The Dog Days of Summer
I know several weeks have passed since I've updated just how grateful I am to be the father of two wonderful boys. Several folks have directed my attention to the widening gap in time between updates. Yesterday my mother-in-law dropped a less than subtle hint of her own. And when the mother-in-law raises a concern, it is in the best interest of all involved to address it. So here we go:
We spent a long 4th of July weekend in Ohio. I know, I swore after our 11 hour drive up there over Thanksgiving that seemed nothing short of a Tour de France that we would never make that trip again. I meant it. But time fades memories and we suddenly find ourselves smack dab in the middle of places we swore we'd never be again, like a dentist's chair.
I am very, very, very grateful to report that the trip to Ohio was without incident. More than that, there were actually moments of pleasantness that far exceeded bearable, which was the bar I had set for the trip. Once we were there, we all had a good time and many memories were created to fill the void left behind by the now forgotten Thanksgiving trip nightmare.
At the fair, Aunt Kara took time to introduce Elliott to the cows. She talked to him about all the work involved in raising cattle, how much they eat, what it takes to care for their living quarters, how much they weigh, and much more from the farmer's perspective of the cow. After her lesson, Elliott was most fascinated with a subject she didn't cover; just how much they pooped. As we made our way through the long barn, Elliott stopped to comment on the bathroom habits of each creature who had recently had a bowel movement, mainly quantity and odor. Experiential education at its best.
I, too, took time to introduce one of the boys to the cattle industry. Good leaders and teacher and parents I suppose all understand that you have to adapt the presentation to the audience at hand. So when talking to Ian about cows, I did so in a way I thought he could understand. "Ian, that's where we get the quarter pounder with cheese. When there's a little extra cash laying around, it's where we get the ribeye." His big grin told me I had indeed reached my audience.
The cousins took time-out from the festivities for a family picture. (Missing from the photo is cousin Ian, who refused to leave the cattle barn until he witnessed a quarter pounder come to life).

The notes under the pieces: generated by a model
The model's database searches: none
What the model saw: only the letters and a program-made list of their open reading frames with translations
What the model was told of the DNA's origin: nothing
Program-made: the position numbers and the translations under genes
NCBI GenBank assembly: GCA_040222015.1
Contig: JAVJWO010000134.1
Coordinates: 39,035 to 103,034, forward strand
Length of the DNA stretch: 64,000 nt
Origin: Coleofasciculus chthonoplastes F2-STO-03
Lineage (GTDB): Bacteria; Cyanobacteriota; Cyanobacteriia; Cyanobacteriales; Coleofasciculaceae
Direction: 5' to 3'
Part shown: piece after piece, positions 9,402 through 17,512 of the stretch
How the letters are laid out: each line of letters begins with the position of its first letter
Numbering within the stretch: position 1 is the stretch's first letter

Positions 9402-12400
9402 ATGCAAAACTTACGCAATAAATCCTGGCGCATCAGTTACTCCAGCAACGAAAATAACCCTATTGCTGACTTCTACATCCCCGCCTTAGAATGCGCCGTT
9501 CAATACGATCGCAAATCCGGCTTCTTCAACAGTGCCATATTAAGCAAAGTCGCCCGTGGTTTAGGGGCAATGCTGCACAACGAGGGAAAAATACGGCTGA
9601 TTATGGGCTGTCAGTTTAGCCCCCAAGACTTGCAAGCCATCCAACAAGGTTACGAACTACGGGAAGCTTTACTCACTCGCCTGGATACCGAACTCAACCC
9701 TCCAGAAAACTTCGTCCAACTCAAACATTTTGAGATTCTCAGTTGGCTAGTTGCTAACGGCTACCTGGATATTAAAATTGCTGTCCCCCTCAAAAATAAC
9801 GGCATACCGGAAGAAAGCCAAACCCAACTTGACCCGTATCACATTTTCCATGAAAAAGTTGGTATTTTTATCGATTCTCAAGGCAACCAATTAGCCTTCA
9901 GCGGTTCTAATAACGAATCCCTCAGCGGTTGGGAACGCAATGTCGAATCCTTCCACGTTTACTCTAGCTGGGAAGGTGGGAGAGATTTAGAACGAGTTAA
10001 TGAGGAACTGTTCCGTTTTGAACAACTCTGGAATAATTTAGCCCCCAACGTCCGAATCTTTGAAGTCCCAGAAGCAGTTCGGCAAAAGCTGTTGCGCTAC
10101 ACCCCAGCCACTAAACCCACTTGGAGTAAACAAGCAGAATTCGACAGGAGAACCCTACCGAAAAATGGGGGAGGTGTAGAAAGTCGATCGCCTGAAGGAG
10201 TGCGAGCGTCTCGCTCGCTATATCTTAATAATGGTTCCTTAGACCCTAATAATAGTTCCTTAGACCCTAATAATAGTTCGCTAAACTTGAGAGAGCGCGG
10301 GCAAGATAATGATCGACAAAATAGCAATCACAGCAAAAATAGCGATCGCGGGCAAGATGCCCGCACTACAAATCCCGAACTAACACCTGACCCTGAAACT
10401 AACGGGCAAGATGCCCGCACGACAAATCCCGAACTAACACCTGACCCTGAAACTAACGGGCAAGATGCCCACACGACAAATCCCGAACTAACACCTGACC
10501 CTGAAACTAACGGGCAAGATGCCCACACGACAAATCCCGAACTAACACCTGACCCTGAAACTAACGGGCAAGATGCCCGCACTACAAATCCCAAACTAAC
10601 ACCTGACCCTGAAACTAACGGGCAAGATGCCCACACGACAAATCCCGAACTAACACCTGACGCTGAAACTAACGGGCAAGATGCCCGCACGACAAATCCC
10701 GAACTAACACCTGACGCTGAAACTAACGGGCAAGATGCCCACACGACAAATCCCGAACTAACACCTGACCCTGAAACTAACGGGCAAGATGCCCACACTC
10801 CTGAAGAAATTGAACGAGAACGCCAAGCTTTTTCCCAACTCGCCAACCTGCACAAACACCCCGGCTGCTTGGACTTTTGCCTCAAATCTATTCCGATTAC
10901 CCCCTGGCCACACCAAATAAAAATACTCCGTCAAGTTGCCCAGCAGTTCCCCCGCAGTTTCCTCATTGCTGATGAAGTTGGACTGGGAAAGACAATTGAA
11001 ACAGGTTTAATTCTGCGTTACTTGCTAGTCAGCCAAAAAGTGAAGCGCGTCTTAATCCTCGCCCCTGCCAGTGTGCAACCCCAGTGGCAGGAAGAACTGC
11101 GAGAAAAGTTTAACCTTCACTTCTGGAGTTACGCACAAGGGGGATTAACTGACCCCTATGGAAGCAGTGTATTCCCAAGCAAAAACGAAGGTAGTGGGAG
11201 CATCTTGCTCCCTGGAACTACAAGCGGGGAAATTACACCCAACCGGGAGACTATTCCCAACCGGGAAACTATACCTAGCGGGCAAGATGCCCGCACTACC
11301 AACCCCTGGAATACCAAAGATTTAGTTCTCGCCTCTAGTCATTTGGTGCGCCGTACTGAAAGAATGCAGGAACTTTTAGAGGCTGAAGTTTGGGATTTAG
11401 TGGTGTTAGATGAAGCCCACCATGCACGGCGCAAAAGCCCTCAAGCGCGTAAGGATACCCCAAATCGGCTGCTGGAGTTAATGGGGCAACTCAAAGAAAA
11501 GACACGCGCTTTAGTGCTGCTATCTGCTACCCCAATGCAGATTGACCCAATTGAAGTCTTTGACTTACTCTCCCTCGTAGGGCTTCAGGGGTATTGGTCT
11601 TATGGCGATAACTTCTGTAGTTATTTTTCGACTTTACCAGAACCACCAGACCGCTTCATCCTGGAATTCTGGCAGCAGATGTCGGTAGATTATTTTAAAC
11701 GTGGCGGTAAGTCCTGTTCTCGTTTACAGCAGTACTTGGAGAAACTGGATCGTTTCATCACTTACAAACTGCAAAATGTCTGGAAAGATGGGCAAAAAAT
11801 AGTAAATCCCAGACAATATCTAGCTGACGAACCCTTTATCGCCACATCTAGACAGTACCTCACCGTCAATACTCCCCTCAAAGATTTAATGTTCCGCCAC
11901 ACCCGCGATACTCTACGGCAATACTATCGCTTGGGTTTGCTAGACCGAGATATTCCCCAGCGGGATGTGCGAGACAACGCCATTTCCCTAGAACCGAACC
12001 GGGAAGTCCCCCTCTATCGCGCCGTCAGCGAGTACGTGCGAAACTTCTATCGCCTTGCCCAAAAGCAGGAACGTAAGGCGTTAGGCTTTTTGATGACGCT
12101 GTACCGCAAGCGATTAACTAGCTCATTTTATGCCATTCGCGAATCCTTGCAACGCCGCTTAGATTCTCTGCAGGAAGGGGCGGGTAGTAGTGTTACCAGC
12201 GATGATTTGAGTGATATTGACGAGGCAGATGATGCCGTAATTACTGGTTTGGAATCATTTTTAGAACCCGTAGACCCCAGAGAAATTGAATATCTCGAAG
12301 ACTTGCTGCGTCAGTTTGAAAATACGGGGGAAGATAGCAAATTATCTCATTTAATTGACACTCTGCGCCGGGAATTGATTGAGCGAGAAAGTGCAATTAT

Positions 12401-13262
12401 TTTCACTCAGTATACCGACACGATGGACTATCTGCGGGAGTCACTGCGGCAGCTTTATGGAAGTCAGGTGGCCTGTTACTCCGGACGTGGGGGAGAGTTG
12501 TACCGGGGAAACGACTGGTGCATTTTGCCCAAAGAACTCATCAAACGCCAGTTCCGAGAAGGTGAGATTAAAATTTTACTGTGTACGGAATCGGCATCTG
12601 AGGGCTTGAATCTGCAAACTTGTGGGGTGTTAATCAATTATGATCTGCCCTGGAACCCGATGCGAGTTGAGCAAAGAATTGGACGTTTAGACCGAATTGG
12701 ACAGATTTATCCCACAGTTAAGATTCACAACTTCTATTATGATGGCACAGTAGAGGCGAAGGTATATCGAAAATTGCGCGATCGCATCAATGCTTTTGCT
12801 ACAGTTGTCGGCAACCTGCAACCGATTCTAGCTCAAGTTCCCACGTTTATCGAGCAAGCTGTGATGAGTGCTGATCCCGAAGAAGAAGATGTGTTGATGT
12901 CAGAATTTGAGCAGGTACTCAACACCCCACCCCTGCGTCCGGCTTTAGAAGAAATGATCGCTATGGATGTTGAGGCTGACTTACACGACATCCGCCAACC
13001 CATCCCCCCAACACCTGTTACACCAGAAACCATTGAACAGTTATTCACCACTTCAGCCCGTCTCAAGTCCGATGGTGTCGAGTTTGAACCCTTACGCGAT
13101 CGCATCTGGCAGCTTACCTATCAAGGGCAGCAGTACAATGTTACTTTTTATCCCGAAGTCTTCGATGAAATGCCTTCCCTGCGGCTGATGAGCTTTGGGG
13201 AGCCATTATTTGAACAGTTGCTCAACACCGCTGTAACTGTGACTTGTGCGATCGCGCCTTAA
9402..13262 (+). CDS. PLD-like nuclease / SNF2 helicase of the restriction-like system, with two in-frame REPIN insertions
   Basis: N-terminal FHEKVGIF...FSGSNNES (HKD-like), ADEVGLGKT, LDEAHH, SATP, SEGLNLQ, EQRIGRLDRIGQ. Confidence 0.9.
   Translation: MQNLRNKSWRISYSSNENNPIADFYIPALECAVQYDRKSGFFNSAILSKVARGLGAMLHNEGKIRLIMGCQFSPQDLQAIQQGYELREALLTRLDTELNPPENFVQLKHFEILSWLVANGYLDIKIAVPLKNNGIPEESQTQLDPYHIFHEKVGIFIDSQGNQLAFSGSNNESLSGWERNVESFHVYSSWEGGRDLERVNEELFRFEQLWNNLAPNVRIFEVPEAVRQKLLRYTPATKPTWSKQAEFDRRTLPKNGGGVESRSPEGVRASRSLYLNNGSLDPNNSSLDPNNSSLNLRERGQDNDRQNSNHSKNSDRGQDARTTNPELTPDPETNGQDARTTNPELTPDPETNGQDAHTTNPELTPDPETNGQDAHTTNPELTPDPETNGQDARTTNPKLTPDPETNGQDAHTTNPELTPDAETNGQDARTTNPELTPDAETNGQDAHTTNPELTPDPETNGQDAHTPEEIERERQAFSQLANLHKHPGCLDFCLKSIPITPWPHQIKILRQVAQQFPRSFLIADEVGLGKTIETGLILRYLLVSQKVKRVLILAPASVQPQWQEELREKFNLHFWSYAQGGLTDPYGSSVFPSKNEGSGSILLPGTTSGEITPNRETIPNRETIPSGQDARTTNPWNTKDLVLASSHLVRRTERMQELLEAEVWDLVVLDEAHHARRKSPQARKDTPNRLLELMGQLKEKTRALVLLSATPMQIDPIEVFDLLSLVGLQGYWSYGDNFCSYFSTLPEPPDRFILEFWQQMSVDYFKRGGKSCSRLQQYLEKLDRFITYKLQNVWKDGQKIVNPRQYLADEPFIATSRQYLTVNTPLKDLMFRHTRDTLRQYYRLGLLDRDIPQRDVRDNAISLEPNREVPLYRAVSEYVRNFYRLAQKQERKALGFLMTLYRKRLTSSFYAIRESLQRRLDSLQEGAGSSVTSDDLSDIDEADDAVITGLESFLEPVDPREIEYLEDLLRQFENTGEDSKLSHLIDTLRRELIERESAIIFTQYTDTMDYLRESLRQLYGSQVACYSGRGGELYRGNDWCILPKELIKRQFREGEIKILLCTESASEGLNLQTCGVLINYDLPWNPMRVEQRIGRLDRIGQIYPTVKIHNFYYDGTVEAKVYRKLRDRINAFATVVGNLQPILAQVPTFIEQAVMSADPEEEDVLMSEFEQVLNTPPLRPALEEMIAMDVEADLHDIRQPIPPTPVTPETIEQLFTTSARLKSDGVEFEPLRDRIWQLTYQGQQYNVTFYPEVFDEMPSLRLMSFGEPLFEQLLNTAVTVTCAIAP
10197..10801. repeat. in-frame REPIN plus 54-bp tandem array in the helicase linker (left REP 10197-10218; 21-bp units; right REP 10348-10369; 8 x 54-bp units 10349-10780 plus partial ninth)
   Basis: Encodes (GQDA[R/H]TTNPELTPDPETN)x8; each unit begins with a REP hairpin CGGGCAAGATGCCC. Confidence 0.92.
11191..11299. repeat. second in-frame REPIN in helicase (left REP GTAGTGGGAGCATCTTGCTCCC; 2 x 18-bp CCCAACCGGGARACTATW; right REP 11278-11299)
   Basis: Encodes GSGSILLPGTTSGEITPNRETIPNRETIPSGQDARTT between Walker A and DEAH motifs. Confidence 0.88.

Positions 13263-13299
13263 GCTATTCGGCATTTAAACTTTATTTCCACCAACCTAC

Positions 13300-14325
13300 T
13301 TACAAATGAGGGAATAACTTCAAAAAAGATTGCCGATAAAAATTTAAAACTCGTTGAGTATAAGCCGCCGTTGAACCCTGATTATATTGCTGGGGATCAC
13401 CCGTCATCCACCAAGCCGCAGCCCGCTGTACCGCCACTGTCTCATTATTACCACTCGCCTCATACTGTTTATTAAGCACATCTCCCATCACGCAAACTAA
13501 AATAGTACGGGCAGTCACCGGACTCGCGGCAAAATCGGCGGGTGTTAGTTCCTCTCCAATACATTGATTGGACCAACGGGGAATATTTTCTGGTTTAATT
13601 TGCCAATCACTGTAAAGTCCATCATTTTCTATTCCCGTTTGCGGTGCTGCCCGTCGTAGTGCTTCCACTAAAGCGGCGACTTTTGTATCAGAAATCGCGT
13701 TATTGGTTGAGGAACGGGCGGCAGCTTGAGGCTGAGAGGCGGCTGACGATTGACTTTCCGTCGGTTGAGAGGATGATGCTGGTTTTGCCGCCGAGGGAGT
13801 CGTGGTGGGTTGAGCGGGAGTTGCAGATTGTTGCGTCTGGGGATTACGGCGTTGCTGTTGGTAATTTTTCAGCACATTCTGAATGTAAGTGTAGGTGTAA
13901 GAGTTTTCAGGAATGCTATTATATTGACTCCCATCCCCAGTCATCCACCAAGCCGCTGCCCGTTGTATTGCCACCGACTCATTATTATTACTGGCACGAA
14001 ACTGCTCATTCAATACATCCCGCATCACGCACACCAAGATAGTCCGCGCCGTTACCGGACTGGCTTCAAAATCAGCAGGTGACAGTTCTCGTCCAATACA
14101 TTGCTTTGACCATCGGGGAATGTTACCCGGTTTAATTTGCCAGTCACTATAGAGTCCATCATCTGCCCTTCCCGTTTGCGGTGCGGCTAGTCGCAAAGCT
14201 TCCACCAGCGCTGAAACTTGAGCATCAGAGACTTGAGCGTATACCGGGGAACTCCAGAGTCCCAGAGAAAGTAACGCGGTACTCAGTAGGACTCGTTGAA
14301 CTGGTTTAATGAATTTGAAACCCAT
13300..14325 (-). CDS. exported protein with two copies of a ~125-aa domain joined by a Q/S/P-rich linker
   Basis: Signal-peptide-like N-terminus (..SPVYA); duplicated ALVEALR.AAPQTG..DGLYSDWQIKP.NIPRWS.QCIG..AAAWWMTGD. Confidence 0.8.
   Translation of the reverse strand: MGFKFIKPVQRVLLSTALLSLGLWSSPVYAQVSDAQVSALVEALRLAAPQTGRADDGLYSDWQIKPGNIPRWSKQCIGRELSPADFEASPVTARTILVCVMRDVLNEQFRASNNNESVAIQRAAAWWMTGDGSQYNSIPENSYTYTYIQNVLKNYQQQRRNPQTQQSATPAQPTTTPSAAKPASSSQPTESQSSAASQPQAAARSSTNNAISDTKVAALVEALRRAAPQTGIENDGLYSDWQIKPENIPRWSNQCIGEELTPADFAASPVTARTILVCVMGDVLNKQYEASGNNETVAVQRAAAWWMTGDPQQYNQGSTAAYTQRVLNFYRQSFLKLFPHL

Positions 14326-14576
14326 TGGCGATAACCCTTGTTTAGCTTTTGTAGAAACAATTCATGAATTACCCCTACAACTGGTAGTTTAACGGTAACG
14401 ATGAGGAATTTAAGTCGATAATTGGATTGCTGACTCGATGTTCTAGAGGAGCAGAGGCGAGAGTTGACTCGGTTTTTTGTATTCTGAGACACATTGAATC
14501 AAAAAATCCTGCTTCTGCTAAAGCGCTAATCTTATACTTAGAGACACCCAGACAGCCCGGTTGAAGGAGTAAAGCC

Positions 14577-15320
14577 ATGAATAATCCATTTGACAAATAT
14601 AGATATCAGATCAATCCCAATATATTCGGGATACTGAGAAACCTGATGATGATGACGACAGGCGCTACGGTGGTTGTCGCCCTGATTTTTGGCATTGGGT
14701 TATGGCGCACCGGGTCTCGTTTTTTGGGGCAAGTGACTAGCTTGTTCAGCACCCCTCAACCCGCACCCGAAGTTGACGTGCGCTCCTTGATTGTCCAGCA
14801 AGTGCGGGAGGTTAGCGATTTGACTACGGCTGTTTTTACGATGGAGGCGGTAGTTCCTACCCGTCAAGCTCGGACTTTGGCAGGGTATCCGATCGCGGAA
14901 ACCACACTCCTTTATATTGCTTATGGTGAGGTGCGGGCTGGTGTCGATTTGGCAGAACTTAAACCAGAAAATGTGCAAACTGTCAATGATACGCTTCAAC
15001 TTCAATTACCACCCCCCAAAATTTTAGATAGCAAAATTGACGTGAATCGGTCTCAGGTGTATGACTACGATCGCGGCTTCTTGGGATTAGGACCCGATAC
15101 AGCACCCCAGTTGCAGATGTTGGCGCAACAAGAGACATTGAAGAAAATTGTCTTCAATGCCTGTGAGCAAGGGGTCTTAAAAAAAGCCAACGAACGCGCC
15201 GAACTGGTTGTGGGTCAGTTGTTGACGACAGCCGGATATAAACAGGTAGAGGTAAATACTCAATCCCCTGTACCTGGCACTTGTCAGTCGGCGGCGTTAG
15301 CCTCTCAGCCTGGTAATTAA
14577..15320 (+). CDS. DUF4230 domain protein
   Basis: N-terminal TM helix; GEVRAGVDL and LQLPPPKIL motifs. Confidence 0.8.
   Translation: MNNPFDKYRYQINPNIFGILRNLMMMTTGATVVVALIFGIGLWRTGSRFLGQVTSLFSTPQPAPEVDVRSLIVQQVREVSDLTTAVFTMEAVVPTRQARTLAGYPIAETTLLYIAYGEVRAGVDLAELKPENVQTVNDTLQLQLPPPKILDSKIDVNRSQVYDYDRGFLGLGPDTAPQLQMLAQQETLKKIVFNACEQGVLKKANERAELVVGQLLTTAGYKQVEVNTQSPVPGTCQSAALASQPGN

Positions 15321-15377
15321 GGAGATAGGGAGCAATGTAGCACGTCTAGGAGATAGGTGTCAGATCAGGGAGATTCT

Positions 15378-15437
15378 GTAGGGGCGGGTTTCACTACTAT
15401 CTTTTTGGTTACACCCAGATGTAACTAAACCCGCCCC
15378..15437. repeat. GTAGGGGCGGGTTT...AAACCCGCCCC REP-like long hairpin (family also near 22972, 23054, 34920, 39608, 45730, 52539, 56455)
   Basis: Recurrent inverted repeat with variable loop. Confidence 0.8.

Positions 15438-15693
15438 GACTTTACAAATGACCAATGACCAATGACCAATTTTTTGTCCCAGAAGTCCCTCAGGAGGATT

Even after a full day at the fair mingling with live animals, the boys were very taken with the porcelain bunny that hung out on gigi and papa Hoss's fireplace.
We went to visit great-grandma Cartwright. I was kind enough to carry the lunch in that we brought. Katie was evil enough to snap a picture of what she called "the pizza delivery man." With the looming expense of Ian joining Elliott at Kiddie Kingdom this fall, I'm afraid her picture may prove to be more premonition than practical joke.
I can't help but wonder which one of us will look better in uniform, the delivery man, or the garbage lady.
For a time, the boys were helping papa Hoss water some plants. But like so many things with these two, the end product is usually a distant relative to the original intentions.
The boys discovered a new park in gigi and papa Hoss's neighborhood. They liked it so much that on the way home from church today Elliott said he wanted to go to the park later on. I asked which park and he picked this one. I reminded him the park is in Ohio. He didn't seem to think that should be an obstacle. I do.
It was at the same park where Elliott might very well have gotten his start traveling across the high wire in a circus. I had no problem looking down at him crossing the cable; not sure I could handle looking up at him doing the same trick.
And like only a grandma can, Elliott was introduced to one of the finer treats in life - the ice cream sandwhich.
The boys got a nice treat traveling the rural Ohio roads. A doe and her two fawn crossed the road in front of us. We had to stop the car while they crossed; good old fashioned country manners.
Being in farm country meant one thing to both boys, more tractors to ride.
The summer has been busy, and as warm as I can remember. Every day the past two weeks has been well into the 90's, and many of them over 100 degrees. I'm going to try to keep up with the updates a little better, but frankly I'm a lot like Ian most days, I just want to crash.
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